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ashley hampson


ecocentrism and architecture: a response to coastal degradation


muizenberg, cape town

ecocentrism, anthropocentrism, coastal degradation, visual ecology


Where the City meets the sea, a conflict exists between humanity and nature. Essential ecosystems and ecosystem services are degrading as a consequence of urban habitation and its contingent pollutions, and anthropogenic climate change is rendering coastal development imprudent. Fundamentally, as we continue to threaten nature's resilience, nature will, in turn, threaten ours.

The philosophy of deep ecology states that if we wish to address environmental degradation, humanity will need to shift from an anthropocentric view of the world whereby we possess a superiority over nature; to an ecocentric world-view whereby we recognise ourselves as part of nature, free of any contrived hierarchical orders. However, our contemporary urban lifestyles perpetuate these anthropocentric tendencies by disconnecting us from the ecological system essential to life. Food, energy, and water, are delivered as sanitised versions whereby their processes and impacts on the natural environment are concealed. We thus indiscriminately consume, ostensibly free of any ecological consequence.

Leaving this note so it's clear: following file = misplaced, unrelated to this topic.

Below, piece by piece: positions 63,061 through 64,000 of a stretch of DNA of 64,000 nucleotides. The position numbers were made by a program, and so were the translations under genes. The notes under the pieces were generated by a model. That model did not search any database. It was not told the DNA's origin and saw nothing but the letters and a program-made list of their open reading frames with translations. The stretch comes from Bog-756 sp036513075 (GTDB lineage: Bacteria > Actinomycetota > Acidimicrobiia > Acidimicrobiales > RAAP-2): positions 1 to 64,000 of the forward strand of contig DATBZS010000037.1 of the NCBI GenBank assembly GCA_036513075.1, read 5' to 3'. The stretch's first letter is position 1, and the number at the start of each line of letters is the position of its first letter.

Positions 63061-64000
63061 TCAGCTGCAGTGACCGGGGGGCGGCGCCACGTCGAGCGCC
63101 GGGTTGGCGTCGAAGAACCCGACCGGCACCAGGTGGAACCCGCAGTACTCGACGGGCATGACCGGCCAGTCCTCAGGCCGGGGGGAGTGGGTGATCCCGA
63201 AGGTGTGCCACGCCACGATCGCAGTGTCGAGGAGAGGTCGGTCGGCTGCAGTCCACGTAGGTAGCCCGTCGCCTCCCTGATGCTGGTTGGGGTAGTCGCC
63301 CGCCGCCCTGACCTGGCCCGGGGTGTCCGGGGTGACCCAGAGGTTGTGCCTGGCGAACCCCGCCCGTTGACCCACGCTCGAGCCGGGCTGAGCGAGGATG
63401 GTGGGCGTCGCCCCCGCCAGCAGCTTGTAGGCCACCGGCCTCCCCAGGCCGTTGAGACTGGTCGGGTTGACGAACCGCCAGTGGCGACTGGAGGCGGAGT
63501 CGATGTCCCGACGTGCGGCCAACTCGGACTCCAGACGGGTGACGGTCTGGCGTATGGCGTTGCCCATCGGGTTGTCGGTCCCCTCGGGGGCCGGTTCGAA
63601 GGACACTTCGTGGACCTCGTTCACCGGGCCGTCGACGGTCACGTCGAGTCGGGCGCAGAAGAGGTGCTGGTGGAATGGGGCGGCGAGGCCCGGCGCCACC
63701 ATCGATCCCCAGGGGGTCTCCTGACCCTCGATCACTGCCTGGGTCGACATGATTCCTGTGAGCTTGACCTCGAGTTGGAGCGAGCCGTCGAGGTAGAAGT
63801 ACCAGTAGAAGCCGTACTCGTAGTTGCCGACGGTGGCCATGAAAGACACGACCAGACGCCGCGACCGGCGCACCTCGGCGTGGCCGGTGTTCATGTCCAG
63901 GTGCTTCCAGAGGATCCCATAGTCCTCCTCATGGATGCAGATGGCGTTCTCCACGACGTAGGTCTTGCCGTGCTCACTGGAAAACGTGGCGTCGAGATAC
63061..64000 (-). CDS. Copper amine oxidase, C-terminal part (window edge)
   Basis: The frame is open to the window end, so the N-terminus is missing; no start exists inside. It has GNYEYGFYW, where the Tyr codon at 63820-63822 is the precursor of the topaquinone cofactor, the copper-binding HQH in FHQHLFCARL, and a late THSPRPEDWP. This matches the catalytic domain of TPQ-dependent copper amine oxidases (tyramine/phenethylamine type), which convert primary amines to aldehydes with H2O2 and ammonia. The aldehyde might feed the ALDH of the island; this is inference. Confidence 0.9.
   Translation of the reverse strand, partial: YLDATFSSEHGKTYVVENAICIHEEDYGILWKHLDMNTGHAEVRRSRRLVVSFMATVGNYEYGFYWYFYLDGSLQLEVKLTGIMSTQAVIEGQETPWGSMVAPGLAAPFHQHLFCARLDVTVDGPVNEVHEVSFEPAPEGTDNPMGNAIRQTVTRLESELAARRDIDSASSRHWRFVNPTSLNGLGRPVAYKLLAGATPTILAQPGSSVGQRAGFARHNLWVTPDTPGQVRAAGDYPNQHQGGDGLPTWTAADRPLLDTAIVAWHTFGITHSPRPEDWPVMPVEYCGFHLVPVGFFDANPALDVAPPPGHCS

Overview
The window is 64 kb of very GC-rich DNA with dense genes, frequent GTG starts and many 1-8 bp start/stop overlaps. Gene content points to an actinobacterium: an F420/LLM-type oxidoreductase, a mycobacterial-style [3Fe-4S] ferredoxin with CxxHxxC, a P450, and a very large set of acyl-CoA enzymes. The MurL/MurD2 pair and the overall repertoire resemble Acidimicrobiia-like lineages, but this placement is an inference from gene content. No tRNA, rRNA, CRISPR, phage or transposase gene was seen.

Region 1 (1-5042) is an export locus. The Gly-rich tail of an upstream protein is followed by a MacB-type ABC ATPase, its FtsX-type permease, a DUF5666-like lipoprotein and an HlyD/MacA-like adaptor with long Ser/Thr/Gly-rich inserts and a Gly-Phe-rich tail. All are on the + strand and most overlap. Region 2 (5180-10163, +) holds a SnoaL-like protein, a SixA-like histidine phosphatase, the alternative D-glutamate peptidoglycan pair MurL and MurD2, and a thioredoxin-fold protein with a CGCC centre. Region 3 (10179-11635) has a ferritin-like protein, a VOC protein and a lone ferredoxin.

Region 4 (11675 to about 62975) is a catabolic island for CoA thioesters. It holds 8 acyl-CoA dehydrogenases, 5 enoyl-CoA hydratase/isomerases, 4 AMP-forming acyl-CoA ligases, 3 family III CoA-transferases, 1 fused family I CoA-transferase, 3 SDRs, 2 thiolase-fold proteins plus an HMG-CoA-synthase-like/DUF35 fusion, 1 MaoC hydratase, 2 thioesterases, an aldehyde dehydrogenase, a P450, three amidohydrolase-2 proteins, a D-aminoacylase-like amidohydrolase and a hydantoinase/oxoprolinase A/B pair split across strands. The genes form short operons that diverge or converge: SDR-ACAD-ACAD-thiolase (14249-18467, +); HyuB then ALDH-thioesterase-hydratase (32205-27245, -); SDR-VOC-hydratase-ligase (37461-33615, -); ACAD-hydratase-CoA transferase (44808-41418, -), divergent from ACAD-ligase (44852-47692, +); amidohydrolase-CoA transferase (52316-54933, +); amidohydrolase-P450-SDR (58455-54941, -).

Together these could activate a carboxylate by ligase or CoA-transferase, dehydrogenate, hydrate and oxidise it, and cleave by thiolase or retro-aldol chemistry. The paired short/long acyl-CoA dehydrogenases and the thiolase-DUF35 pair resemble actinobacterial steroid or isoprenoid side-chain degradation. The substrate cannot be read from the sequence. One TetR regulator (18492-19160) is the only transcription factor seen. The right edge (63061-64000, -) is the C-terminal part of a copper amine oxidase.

This design project attempts to address the environmental problematic by framing architecture as a critical link between urbanisation, and environmental education. By celebrating and visualising infrastructures that emphatically link urban life to the ecological landscape, we can begin to fathom our inherent interconnection to the natural systems essential to life. We thus begin to realise that our urban lifestyles have ecological consequences, and that our resilience is ultimately synonymous with natures


narrated presentation


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dissertation document